Radical Idea: Don't be stupid about nuclear power

Given the reality of climate change (for which the science is as clear as say, vaccines), the possibility of a return to nuclear power is pretty strong. It's not a terrible idea -- I grew up near the Cook County nuclear power plant, and still have a coffee mug from their gift shop. The fact that both my parents died of cancer is coincidental, I'm sure. I hope.

So a recent study of mutations around nuclear power plants was a bit sobering:
Conventional wisdom holds that nuclear power stations don't leak enough radiation to create malformed organisms. But in some locations, Hesse-Honegger discovered mutations — curtailed feelers, misshapen legs, asymmetrical wings — in as many as 30 percent of the bugs she gathered. That's 10 times the overall rate of about 3 percent for insects found in the wild.
As pressure mounts to build new nuclear power plants, perhaps we can all agree not to be stupid (or incredibly stupid) about how we build them. Apparently what we're doing now simply isn't good enough.

It wasn't long ago that we detonated nuclear explosions in the upper atmosphere -- just to see what happens. Giant (and thankfully temporary) belts of radioactive energy encircling the entire planet...

The kind of responsibility that nuclear power demands is massive. Finland has a 100,000-year plan for storing nuclear waste. It's going to take 20 years and several billion dollars to build. A country that can't get it's act together on the most basic legislation seems unlikely to be able to come up with a realistic plan for building nuclear plants and storing waste. We seem more interested in pork, regardless of, well, basic geology.

Hesse-Honegger is also a incredibly talented botanical illustrator, by the way; that's her painting at the top of this morning's post.


  1. Oh! Oh! Oh! Choices! Thank you, Devin, for helping to keep this conversation alive, up front! In our busy days, it is so easy not to care or think about some supposed far-away future!

  2. This Wired cite didn't mention any study, but rather a collection of bug art. I question the scientific validity of such a collection; the artist's eye might just be drawn to unusual shapes, and so we wouldn't have a random draw of bugs necessary for meaningful statistical conclusions.

    OTOH, a real scientific study on this would be straightforward to do. Radiation is easy-peasy to measure, so we ought to be able to characterize the emissions from nuke plants. Interestingly enough, older coal plants release more radiation than nukes, so we should see this effect downwind of coal plants that don't trap fly-ash. At the least, going all nuke would reduce radiation levels in the environment (and we could dump the waste in a subduction zone deep in the ocean, but I'll bet that one day humanity will want those waste products).

    If the underlying cause is modern nuke plants releasing some hitherto unexpectedly dangerous radiation, France should have 15-foot tall, dayglo orange berserker beetles roaming the countryside. High radiation areas in India (the natural background levels are more than 100X normal) might be a good place to look as well.

  3. It might sound crude, but don't live nearby a nuclear reactor, and perhaps it would be best if the companies hire older people who are done having Children. As to a few misshapen bugs better that than an oil slick that will one day be bigger than the state of Texas.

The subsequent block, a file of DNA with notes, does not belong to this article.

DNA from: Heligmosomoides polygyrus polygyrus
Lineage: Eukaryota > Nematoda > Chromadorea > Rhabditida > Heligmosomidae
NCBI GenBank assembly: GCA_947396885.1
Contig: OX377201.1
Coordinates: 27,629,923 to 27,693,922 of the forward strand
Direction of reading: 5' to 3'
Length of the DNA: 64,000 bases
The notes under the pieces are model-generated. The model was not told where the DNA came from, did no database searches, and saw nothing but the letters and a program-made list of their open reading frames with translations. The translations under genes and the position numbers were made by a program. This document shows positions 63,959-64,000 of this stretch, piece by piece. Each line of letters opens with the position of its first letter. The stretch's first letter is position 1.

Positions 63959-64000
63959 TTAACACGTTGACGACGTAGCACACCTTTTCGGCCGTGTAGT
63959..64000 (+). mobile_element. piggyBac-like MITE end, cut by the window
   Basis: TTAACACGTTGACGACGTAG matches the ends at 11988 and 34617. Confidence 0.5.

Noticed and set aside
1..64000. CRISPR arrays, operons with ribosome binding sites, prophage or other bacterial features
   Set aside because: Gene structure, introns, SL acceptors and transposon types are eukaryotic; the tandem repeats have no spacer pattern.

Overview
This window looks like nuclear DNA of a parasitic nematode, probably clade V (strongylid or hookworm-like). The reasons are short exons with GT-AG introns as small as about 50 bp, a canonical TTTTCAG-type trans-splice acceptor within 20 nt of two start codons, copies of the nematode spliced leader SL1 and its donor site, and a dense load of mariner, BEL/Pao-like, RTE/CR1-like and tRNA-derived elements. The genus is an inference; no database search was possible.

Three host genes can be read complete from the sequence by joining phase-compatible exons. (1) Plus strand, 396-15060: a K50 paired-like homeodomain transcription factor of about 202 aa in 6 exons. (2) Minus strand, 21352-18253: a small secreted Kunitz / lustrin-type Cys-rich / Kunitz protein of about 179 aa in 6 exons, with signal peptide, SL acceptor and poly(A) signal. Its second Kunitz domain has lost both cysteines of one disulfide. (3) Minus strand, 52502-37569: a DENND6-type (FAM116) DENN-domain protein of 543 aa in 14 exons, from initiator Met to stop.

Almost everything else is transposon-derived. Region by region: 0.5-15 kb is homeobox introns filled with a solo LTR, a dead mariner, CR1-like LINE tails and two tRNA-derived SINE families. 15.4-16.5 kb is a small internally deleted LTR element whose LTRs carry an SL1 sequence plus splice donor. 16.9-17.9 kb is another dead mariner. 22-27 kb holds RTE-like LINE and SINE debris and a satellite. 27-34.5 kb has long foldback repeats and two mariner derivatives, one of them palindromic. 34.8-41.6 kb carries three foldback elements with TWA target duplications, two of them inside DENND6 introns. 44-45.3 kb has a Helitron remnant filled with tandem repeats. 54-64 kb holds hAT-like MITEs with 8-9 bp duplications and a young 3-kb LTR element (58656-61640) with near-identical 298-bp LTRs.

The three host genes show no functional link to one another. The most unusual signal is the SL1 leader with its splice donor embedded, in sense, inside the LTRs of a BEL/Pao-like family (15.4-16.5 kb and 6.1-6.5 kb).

4. Tsk! Devin:
    At the risk of being considered argumentative, the evidence for man-made climate change is not nearly as convincing as you make out. (You might want to look at the temperature change in Missouri over the past 110 years as an example as to why not).

    Nuclear power plants receive considerable scrutiny around the world and nature successfully buried high-level radioactive materials for millennia. The realities of many of these decisions are driven by political considerations rather than science in many cases, unfortunately. And as long as folk demand fuel in winter and temperature control in summer, not to mention heat for cooking etc we will need the provision of such.

    BTW for your amusement, in the past the Russians have used nuclear weapons to try and stop runaway oil/gas wells - with varying success.

  5. I'll stick to my comparison between vaccines and man-made climate change, but mostly I was engaging in shameless baiting in the hopes to lure Dan back :) I doubt we'll agree, just as I also know smart, responsible pediatricians that are nonetheless willing to not vaccinate or to delay vaccination.

    The much better analogy is the link between diet and cholesterol. If my doctor said that I would have to change my diet or I'd be at a very high risk of a heart attack -- well, a change in diet would mean a radical shift in lifestyle and I'd probably grumble about it; continuing to eat deep-fried twinkies might lead to a heart attack but of course it might not -- there are certainly people who eat junk food and live to a ripe old age. Yet your rational observer would say that switching to salads and a low-sodium diet is still the wiser choice. Similarly, while the mechanism between atmospheric chemistry and global average temperatures is fairly straight-forward, it is a large system and we might dodge the climate-change bullet while continuing to pump CO2 into the atmosphere. But IMHO the rational observer would say that a diversified energy system that is less dependent on fossil fuels is an easy and wise choice, if not as fun as deep-fried twinkies until we keel over... :)

    The Finnish disposal of nuclear waste looks pretty convincingly thoughtful...I just haven't seen the political will in the US to do something on the same scale that isn't either pork or poorly planned (Yucca Mountain possibly falling into both categories).